A raucously entertaining, richly atmospheric SF sports fable.



Baseball players travel back in time to the wild major leagues of the early 20th century in this fantasy.

Hermanos’ tale follows three modern-day San Francisco Giants teammates—prima-donna star André Velez, who keeps hammering homers with the help of illicit steroids; struggling rookie second baseman Johnny Blent; and grizzled manager Bucky Martin. They get catapulted back to the year 1906 during an earthquake and wash up with the New York Giants. The trio takes in a barely recognizable sport where bats weigh 50 ounces; unkempt playing fields are studded with rocks and potholes; spitballs are legal; drunken fans routinely attack players on the diamond; and contracts pay $800 a year. Blent and Velez painfully adjust—the half Black Velez pretends to be a Native American to get into the segregated majors—to become top players. Martin, meanwhile, gets hired as manager thanks to his 21st-century sabermetrics; he gradually tames a team that likes liquor, vandalism, and gunplay better than practicing and leads the Giants from the cellar to the World Series. Unfortunately, the trio’s new timeline is warped by the presence of New Glory, a Caribbean slave empire run by Confederates who escaped to Cuba after the Civil War and are forcing Albert Einstein to build them an atom bomb. When New Glory’s baseball league challenges the Giants to a “Solar Series,” the fate of the world hangs in the balance. Hermanos’ novel mixes steampunk themes into a vivid baseball yarn that’s full of colorful period details and piquant sketches of historical figures, from wily mound genius Christy Mathewson to a blustery Theodore Roosevelt and a mad Nikola Tesla. The author’s portrait of old-time baseball steeps readers in intricate strategizing, punchy dialogue—“Phillippe, you fucking infant! Suck your thumb! Shake your rattle!” goes a typical on-field razzing—and play-by-play that’s riveting and even lyrical. (“Head down, legs churning, he senses the white light of God is emanating from second base as he races for it, the ball crossing his field of vision as he slides, the ball ticking off the second baseman’s glove, Blent popping up and zipping for third, McGraw’s fist of a face staring at the ball coming in, ‘Down! Down! Down!’ ”) Readers will stick with this riotous page-turner to the last out.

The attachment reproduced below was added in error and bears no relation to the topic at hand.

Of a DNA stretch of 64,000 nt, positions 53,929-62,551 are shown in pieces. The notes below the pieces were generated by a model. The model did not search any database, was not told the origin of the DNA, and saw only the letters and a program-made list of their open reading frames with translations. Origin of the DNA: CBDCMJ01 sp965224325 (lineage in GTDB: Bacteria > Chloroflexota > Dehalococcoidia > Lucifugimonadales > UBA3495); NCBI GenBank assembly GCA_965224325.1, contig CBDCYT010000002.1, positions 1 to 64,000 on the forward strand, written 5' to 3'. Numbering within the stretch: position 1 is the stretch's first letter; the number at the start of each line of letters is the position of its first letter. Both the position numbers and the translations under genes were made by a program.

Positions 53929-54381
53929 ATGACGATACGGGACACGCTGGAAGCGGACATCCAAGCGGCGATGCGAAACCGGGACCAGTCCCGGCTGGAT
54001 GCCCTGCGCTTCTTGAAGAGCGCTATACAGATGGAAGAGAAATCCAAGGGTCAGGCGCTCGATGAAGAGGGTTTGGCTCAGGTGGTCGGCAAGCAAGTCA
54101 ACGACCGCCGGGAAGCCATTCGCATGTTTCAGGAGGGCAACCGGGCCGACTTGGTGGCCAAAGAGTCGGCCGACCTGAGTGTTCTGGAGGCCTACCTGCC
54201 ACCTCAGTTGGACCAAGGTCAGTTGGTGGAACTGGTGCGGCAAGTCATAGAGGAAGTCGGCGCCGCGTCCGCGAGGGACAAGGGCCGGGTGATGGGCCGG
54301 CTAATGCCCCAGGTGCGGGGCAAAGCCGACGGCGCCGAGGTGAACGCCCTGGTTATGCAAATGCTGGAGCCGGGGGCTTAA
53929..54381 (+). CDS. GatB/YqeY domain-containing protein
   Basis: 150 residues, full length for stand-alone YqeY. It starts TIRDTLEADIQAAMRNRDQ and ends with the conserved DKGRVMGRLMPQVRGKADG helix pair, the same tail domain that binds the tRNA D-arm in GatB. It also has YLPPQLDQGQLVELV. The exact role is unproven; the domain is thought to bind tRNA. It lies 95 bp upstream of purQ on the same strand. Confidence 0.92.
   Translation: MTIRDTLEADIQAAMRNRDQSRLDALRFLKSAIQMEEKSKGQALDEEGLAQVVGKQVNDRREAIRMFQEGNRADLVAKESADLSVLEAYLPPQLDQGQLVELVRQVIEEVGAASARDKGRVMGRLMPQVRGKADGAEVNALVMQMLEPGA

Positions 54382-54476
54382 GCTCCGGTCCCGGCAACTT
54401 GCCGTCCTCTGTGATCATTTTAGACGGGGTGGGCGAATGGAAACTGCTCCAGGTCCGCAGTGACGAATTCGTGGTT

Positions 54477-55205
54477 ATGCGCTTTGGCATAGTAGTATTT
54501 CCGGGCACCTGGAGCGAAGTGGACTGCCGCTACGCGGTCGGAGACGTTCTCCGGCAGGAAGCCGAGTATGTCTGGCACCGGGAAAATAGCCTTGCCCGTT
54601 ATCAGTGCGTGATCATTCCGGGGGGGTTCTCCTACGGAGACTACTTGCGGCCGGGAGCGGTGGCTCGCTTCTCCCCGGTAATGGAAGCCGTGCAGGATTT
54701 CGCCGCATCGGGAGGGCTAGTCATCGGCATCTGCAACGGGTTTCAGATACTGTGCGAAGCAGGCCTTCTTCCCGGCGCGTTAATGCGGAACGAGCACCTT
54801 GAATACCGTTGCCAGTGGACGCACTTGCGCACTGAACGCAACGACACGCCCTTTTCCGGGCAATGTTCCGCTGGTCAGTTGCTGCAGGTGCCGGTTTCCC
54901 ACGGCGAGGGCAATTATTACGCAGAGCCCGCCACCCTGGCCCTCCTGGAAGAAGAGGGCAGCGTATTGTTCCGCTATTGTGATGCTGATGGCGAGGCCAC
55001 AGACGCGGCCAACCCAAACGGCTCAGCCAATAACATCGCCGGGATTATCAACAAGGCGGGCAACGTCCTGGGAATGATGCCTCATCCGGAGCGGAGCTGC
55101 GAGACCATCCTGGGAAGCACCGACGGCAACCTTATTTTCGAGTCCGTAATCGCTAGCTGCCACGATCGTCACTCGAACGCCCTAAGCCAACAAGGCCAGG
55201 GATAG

A raucously entertaining, richly atmospheric SF sports fable.

Pub Date: March 8, 2022

ISBN: 978-1-950301-23-2

Page Count: 528

Publisher: Inkshares

Review Posted Online: May 14, 2022

Kirkus Reviews Issue: July 15, 2022

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Combine Straub's usual warmth and insight with the fun of time travel and you have a winner.


A woman who's been drifting through life wakes up the morning after her 40th birthday to discover that she's just turned 16 again.